pandemo (pandemo) wrote,

Two Faced

My favorite cat, Two Faced, is back in the pet hospital. Her kidneys are failing, her numbers are bad, and I am torn between having her put down/waiting for her to get "ready" for that. Sigh. I took her in Thursday, went back Friday both for their annual steak feed and to see her, and will probably give in and go back again this afternoon.

On Friday, since they were serving from 11:00-1:00, I intended to go early, but just kept hitting stuff here, so by the time I got there, the ELECTRICITY WAS OFF.

I tried to go in through the back entry, as the line was forming out of the side door closest to where I finally found parking space. The newest vet told me that door was locked, so I walked around to the front, running into people with plastic plates and foam tea/lemonade cups, finally getting into the dark interior. Angie took me back to the door to the cat infirmary section, telling me she was in the back corner top, next to the IV pole.

Instead of "seeing" my cat, I ended up "feeling" her. She was lying on her side, both front legs bandaged, one trailing an IV line to the fluid on a pole outside her cage. She curled her face into my hand and purred, (which she never does. She chirps for permission to jump into my lap, onto the chair back or bed or to announce that she's leaving right before she jumps down.) I read somewhere that cats purr out of fear. At the time, I thought "no way", but I think it was exactly that this time with her.

Coming back through the dark north hall, I bumped into Lucas, recognizing him by his voice. He gave me the update on her condition, then suggested I could go see her. When he learned that just was coming from there, he suggested I should eat, then see her again, and stay as long as I liked. He's got a very good "bedside manner".

As I entered the shelving area on the south side, lightly lit through very small front windows and the glass door, I saw one of the original owners, Dr. Harmon, one of my favorites through the years, and his wife across the table. He called out to me by name and patted the empty picnic table bench (all the usual shelves of products were elsewhere, replaced by three tables, mostly full of people, intrepid souls who thought they could safely find their mouths in the dark.) We chatted for quite a while until some of the end diners were ready to leave. I stood up as well, intending to head home. He suggested I get in the chow line when he found out I'd just been back to see my cat. I was calmer, but still not sure I could eat. We always teased, so I told him he'd always been a "good one". He popped back, "Never too good." His wife and the whole table broke up.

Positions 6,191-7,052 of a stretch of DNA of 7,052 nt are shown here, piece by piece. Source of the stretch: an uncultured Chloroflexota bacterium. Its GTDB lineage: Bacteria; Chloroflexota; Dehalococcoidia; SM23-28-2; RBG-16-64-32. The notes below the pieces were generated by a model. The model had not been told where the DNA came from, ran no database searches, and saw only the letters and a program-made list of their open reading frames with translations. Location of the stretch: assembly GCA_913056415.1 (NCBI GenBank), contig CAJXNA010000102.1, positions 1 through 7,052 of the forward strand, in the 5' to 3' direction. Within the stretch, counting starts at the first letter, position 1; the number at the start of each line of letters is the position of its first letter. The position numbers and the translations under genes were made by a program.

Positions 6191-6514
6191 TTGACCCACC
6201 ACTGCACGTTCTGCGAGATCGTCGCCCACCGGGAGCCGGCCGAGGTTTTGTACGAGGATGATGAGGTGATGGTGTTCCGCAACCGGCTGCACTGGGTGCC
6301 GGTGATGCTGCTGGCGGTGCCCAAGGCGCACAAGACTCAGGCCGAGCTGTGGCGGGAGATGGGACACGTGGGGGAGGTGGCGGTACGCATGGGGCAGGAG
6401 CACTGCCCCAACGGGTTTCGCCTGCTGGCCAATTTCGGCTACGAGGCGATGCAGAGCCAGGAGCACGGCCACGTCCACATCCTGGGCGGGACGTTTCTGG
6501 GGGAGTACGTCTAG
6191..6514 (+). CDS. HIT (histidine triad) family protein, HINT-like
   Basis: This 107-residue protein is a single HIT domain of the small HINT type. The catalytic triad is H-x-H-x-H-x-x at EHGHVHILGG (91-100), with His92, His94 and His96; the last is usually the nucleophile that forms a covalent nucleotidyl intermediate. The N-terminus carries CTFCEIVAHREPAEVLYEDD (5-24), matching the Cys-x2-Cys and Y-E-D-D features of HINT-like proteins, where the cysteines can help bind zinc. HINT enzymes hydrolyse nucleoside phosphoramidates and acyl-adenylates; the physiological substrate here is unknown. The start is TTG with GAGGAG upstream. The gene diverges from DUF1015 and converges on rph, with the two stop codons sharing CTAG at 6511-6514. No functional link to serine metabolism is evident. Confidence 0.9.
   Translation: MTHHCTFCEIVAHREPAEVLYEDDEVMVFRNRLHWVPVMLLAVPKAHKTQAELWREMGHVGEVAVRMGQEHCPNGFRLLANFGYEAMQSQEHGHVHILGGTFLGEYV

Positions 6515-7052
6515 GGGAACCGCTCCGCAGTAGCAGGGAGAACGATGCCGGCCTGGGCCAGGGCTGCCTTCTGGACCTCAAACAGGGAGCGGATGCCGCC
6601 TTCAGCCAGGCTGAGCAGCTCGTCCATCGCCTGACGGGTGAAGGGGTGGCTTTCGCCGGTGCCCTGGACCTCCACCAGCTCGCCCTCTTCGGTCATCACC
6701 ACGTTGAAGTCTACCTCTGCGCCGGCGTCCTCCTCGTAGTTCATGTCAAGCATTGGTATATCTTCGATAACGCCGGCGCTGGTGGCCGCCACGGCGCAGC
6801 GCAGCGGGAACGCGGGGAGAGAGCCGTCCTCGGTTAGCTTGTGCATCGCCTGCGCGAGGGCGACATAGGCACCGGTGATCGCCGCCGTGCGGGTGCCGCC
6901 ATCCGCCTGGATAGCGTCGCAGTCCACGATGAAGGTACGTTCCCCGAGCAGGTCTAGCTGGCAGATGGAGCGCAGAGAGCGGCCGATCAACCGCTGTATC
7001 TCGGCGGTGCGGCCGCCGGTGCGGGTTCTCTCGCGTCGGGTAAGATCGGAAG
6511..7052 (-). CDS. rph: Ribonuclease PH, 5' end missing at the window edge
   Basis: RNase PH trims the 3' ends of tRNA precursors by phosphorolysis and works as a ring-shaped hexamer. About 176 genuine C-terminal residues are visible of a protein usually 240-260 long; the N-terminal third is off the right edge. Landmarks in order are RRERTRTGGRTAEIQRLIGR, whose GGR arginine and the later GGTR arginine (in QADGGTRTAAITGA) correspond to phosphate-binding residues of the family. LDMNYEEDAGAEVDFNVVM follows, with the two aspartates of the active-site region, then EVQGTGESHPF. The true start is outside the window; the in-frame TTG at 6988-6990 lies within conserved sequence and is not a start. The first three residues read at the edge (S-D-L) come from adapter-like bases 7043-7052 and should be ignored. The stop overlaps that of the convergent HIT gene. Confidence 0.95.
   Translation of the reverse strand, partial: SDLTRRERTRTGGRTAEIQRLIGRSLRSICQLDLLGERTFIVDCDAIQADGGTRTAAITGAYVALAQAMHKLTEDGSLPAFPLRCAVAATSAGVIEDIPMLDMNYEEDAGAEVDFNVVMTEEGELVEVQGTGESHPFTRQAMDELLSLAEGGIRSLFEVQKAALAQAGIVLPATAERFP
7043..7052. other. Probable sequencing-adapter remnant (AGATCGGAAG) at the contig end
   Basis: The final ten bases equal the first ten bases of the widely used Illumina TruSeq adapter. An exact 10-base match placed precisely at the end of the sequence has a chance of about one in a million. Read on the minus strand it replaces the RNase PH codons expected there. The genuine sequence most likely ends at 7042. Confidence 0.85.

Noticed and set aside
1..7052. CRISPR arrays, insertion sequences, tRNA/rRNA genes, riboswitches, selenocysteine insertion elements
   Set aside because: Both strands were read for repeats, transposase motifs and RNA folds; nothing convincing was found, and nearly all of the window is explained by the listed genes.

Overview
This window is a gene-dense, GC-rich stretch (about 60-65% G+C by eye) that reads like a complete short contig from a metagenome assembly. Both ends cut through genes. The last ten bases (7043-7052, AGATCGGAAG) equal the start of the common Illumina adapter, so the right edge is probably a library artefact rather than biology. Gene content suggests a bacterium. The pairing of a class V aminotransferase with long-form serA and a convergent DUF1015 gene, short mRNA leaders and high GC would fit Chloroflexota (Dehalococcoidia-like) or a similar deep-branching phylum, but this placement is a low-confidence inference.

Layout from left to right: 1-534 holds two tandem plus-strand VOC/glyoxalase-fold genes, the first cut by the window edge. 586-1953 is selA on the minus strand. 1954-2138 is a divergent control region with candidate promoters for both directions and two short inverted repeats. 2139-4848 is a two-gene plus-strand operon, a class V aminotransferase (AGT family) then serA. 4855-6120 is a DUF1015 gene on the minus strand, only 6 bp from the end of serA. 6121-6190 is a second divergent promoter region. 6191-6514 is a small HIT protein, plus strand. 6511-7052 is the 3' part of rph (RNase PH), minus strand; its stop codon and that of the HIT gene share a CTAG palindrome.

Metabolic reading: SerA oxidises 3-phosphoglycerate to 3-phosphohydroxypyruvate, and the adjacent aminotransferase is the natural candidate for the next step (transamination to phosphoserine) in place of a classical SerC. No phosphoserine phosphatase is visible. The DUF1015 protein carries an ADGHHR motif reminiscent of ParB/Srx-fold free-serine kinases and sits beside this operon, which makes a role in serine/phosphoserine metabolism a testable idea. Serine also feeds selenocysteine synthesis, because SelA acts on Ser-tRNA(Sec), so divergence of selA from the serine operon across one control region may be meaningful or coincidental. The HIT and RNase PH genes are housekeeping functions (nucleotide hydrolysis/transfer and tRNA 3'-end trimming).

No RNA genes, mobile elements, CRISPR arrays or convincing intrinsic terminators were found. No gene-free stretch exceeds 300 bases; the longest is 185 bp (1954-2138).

Going back outside, I got in line for lunch. He's still easy to talk to, and soothing, as is Lucas. (He's at his best when he has to put down an animal, saying very nice, soothing words that just seem to fit. He did that with Jess, who was the one with him when Coqet broke her leg and needed to be put down, then with me with both Debut and Omyno.)

Every time I pass the bright orange "Humeston" sign hanging under the green mileage sign for Cambria, I think of my friend whose husband is a top area sign painter, and wonder what happened to the pasture at the curve to the east of their street where she used to keep her horses, several of whom came from my herd originally. Maybe when it's time to pick up the mail box, I can stop by wherever they are and see Pandemonium Hope again.
Tags: animal antics, handling depression

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